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The Latter-day Saints march in a "sea of dingy, dirty, starving, diseased and desperate"

Well, it is the Latter-day Saints now toe-deep in "a sea of dingy, dirty, starving, diseased and desperate [Ethiopian] men, women and children". We just wonder what kind of Gospel they plan to "feed" the people. Ed.
Fast for Ethiopia accelerated work
Source: LDS Church News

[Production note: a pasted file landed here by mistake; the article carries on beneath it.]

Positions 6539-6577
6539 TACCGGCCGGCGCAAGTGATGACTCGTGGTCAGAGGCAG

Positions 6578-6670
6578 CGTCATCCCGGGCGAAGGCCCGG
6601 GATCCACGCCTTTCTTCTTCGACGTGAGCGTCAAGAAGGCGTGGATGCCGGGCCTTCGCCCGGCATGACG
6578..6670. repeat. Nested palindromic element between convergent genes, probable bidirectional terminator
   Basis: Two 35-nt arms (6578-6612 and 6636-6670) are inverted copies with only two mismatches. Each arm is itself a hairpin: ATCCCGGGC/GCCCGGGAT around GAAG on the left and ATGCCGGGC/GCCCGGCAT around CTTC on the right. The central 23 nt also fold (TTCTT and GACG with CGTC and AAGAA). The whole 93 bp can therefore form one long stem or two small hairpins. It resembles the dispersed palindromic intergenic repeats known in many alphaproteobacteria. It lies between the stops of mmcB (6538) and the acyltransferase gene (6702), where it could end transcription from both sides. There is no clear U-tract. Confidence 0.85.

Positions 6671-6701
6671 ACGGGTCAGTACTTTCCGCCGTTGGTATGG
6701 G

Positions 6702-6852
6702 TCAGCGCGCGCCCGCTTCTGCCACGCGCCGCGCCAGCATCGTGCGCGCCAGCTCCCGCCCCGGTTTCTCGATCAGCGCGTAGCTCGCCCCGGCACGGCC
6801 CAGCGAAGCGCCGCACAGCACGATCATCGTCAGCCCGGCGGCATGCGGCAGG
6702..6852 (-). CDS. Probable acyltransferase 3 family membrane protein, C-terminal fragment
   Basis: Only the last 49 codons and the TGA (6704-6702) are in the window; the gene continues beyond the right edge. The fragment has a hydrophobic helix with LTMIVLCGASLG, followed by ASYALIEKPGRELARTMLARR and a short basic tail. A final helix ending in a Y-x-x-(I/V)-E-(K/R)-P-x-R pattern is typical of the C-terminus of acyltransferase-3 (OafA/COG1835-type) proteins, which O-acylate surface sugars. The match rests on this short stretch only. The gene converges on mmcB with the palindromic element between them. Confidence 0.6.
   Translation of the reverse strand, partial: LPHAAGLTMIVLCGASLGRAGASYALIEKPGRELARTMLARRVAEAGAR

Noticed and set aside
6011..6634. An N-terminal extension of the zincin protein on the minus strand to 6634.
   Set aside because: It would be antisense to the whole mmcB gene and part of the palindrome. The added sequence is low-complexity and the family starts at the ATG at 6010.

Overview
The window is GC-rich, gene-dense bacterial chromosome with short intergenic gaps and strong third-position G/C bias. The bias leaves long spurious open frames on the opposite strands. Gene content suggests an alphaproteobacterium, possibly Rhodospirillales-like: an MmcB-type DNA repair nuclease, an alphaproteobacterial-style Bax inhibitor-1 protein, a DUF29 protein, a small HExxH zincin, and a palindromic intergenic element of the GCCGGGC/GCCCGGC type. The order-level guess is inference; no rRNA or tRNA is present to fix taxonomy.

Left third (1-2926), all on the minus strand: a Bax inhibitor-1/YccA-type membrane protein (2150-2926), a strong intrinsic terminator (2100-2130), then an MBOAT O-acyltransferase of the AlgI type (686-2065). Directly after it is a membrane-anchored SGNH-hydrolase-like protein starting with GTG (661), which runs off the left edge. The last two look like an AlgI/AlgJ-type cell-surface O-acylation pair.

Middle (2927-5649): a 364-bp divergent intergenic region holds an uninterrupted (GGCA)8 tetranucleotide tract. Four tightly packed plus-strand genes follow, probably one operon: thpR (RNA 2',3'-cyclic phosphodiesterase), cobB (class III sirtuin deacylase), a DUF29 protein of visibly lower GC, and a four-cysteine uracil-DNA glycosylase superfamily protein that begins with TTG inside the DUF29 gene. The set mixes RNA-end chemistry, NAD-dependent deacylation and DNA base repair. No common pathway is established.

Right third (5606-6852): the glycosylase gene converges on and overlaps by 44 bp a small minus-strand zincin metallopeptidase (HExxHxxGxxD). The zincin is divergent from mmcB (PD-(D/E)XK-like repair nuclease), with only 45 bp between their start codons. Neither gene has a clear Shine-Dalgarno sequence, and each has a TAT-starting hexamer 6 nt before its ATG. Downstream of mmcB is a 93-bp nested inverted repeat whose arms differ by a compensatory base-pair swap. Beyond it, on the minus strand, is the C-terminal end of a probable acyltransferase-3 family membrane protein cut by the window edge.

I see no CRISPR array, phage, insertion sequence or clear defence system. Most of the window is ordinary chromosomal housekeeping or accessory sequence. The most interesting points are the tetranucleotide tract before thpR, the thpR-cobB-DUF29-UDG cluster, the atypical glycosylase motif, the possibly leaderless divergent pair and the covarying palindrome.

The feeding camp in Makalle, Ethiopia, housed 120,000 people in tents. But it was the 30,000 people outside the camp -- those who had arrived at the gate after traveling hundreds of miles to find relief from starvation, only to learn there was a waiting list to get in -- who captured the hearts of two visiting officials from Salt Lake City. Elder M. Russell Ballard, then of the Presidency of the Seventy and now a member of the Quorum of the Twelve Apostles, and Elder Glenn L. Pace, then managing director of the Church's Welfare Department and now of the First Quorum of the Seventy, were in Ethiopia to determine how best to use $6 million raised by Latter-day Saints in a special fast, Jan. 27, 1985. For Elder Ballard and Elder Pace, the scene was like walking "out into a sea of dingy, dirty, starving, diseased and desperate men, women and children." The victims stared with sunken eyes. Flies covered their faces. Some approached the men from Salt Lake City. "Doctor, doctor!" they called out. "It was a life-changing experience," recalled Elder Ballard. "The poverty, the sickness, the desperate circumstances that occurred there -- it was just overwhelming."